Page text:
Tips for Lowering Senior Dog Health Care Costs

Senior dog health is one of the most important things to take care of as a pet owner, but sometimes it can get a bit expensive. You can keep costs under control by practicing a little proactive health care and setting some money aside for those unplanned medical emergencies.

Prevention Less Costly Than Cure

It’s often less expensive to prevent a health problem in your pet than it is to try to fix it after the fact. Help your older dog stay healthy by ensuring he receives regular exercise (as he is able) and that he eats a quality dog food. Consider serving him two or three smaller meals during the day, rather than the one large meal he may have eaten as a younger dog.

Limit the number of between-meal treats your pet consumes to help keep him at an optimum weight, and discuss fiber supplements with your veterinarian if your dog has frequent bouts of constipation.

Add Comfort to Your Pet’s Routine

Make mealtime more comfortable for your pet as he ages. If he has problems bending over to eat out of his bowl, build or buy a special feeding table that elevates his bowl to an easier-to-reach location. Be sure to offer plenty of clean, fresh water for your pet to drink, and notice how much he consumes on a normal day.

If you live in a four-season climate, buy your pet a sweater or coat for cooler weather, and purchase a quality orthopedic pet bed for year-round use. Take precautions to keep your dog cool in warmer weather, too, such as placing a fan near his bed, to help him feel more comfortable throughout the year.

Discuss Geriatric Conditions with Your Veterinarian

Some diseases and conditions are common to older dogs. These include diabetes, arthritis, obesity and dental disease. The last two are particularly manageable by owners and veterinarians who work together to set up weight-control and dental care programs, and the other two can also be controlled successfully by a coordinated effort between you and your veterinarian.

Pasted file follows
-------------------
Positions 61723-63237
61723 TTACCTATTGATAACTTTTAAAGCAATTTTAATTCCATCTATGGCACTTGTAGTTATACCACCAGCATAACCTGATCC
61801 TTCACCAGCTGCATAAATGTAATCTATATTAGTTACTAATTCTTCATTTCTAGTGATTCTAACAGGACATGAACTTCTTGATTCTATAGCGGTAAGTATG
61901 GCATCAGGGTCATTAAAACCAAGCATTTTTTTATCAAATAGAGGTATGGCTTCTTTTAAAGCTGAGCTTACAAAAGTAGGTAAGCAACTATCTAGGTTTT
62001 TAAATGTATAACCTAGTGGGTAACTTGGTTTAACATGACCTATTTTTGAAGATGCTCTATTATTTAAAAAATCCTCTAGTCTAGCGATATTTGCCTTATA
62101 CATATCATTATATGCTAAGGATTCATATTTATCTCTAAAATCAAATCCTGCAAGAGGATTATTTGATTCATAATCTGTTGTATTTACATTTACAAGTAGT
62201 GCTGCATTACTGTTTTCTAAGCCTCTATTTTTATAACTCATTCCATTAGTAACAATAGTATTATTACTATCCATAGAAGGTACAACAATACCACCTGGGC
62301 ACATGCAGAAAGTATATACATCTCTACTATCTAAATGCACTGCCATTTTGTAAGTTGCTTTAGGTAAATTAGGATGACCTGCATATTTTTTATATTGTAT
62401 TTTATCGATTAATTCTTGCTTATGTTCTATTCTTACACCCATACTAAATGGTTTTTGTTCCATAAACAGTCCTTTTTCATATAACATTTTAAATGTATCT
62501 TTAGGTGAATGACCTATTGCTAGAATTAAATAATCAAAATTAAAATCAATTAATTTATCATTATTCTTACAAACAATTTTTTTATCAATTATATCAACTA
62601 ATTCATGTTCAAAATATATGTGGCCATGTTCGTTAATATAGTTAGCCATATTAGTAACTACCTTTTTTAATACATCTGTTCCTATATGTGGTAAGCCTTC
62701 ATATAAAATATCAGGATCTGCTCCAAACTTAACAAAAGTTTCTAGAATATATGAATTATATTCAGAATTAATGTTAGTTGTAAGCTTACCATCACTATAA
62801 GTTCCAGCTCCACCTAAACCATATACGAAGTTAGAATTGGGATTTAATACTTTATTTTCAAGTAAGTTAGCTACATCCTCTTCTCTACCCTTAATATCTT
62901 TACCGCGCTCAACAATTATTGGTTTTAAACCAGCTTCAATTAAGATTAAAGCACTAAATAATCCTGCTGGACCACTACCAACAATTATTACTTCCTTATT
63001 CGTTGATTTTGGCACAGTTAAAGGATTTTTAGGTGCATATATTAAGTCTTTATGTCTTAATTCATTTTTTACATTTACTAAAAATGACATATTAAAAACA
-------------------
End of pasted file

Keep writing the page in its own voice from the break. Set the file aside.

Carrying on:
Depending on his overall health, your dog may need to visit the veterinarian twice a year for proper preventive care. Alert your veterinarian to any changes in your dog’s behavior, appetite or appearance, even if you’ve just been to the clinic for a checkup. Even urgent medical problems can be handled in a cost-effective manner if they are not allowed to develop into full-blown medical emergencies.

Indications of a Serious Health Problem

In addition to the normal signs of aging, some clinical signs require veterinary attention for your older dog. If your pet shows any of these signs, contact your veterinarian’s office for an evaluation immediately. These signs should not be ignored because they indicate a possible life-threatening problem for your dog.

  • Appetite loss
  • Bleeding mouth or gums
  • Hair loss
  • Head tilt
  • Increased or decreased urine output
  • Increased or decreased water consumption
  • Lethargy
  • Loss of hearing
  • Loss of vision
  • Signs of confusion or dementia
  • Sudden, unexplained pain
  • Uncontrollable itching
  • Uncoordinated movements
  • Weight loss

By knowing what's normal for your pet and by helping him be as active and fit as he can, you're helping your older dog enjoy his senior years to their fullest.